Large-scale river flow archives: importance, current status and future needs

Hannah, David M.; Demuth, Siegfried; van Lanen, Henny A. V.; Looser, Ulrich; Prudhomme, Christel; Rees, Gwyn ORCID:; Stalh, Kerstin; Tallaksen, Lena. 2011 Large-scale river flow archives: importance, current status and future needs. Hydrological Processes, 25 (7). 1191-1200.

Full text not available from this repository.


Time-series for river gauging stations are core blue-skies and applied research resources for understanding impacts of climate and anthropogenic change on basin hydrology. River flow archives hold vital information for evidence-based assessment of past hydrological variability, and support hydrological modelling of future changes. River discharge is an integration of basin input, storage and transfer processes to the gauging point. It is important to set basin outlet data in regional to global and long-term contexts: to better understand nested scales of variability; to pinpoint locations and time periods most sensitive to climate and human impacts; to make predictions for ungauged basins; and to inform decision makers on water security issues, and where and when to take measures to mitigate water hazards and stress, including floods and droughts (Dai et al., 2009; Bonnell et al., 2006; Feyen & Dankers, 2009; Haddeland et al., 2006; Hannah et al., 2005). Thus, there is clear rationale for supporting large-scale (i.e. regional to continental to global) river flow archives. Notable examples of such databases include that held by the WMO Global Runoff Data Centre (GRDC) and the UNESCO Flow Regimes from International Experimental and Network Data (FRIEND) European Water Archive (EWA). For large-scale river flow archives to be valuable research resources, they must be fit for purpose. However, these databases are at risk due to a possible decline in network coverage, associated time-series truncation, growing human impact on (near-) natural flows, and increasingly restricted access to national-scale data. This commentary aims: (1) to demonstrate largescale river flow datasets are crucial to advance hydrological science and solve operational issues; (2) to assess the current status of large-scale river flow datasets; and (3) to propose ways forward to consolidate historical data and secure future river flow data.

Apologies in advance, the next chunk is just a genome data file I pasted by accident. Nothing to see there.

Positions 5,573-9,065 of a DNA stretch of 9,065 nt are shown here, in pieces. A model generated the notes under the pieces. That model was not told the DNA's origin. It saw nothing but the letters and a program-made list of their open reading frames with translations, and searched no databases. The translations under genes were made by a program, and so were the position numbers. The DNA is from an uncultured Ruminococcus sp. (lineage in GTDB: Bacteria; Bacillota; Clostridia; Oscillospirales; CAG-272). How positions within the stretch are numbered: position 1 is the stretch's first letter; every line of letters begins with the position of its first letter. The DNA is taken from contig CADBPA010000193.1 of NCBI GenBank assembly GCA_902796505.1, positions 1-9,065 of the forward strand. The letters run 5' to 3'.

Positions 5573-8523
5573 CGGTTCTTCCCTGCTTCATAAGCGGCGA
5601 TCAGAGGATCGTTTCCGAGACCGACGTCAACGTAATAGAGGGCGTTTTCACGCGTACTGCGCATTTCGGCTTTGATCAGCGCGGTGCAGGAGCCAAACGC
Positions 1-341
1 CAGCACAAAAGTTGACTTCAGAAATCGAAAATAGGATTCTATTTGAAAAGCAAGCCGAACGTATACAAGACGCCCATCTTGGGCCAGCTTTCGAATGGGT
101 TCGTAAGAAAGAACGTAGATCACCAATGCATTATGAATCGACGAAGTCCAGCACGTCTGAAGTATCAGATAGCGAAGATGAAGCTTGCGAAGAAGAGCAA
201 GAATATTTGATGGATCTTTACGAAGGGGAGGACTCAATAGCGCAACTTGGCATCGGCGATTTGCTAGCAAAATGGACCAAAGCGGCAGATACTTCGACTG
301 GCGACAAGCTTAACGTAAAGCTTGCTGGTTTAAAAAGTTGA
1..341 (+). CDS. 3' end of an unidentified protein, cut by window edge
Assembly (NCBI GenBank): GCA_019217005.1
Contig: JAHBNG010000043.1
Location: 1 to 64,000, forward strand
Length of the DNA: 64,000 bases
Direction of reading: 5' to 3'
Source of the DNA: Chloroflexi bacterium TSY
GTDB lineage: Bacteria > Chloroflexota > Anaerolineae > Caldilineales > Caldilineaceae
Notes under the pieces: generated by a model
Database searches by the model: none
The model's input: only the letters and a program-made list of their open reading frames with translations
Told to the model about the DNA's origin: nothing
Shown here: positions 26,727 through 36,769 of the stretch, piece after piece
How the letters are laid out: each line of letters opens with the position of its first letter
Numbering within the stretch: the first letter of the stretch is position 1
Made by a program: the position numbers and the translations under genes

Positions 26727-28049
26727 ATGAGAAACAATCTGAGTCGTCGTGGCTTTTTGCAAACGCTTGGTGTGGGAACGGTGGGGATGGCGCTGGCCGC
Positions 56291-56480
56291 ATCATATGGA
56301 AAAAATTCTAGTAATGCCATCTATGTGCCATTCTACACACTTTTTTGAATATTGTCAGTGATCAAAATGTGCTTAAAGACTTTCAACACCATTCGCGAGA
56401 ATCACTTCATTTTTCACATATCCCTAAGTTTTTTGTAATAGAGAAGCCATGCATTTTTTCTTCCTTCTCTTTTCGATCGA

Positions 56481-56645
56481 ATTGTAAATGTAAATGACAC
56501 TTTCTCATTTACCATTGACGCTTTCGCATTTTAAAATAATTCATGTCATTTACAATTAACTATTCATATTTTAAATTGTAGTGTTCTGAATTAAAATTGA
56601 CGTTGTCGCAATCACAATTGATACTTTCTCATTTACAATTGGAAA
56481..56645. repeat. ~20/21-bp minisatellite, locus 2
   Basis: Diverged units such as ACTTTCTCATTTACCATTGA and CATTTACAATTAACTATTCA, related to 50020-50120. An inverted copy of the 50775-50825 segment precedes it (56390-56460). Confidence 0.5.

Item Type: Publication - Article
Digital Object Identifier (DOI):
Programmes: CEH Topics & Objectives 2009 - 2012 > Water > WA Topic 3 - Science for Water Management > WA - 3.1 - Develop next generation methods for river flow frequency estimation and forecasting
UKCEH and CEH Sections/Science Areas: Harding (to July 2011)
ISSN: 0885-6087
NORA Subject Terms: Hydrology
Date made live: 28 Mar 2011 14:23 +0 (UTC)

Actions (login required)

View Item View Item

Document Downloads

Downloads for past 30 days

Downloads per month over past year

More statistics for this item...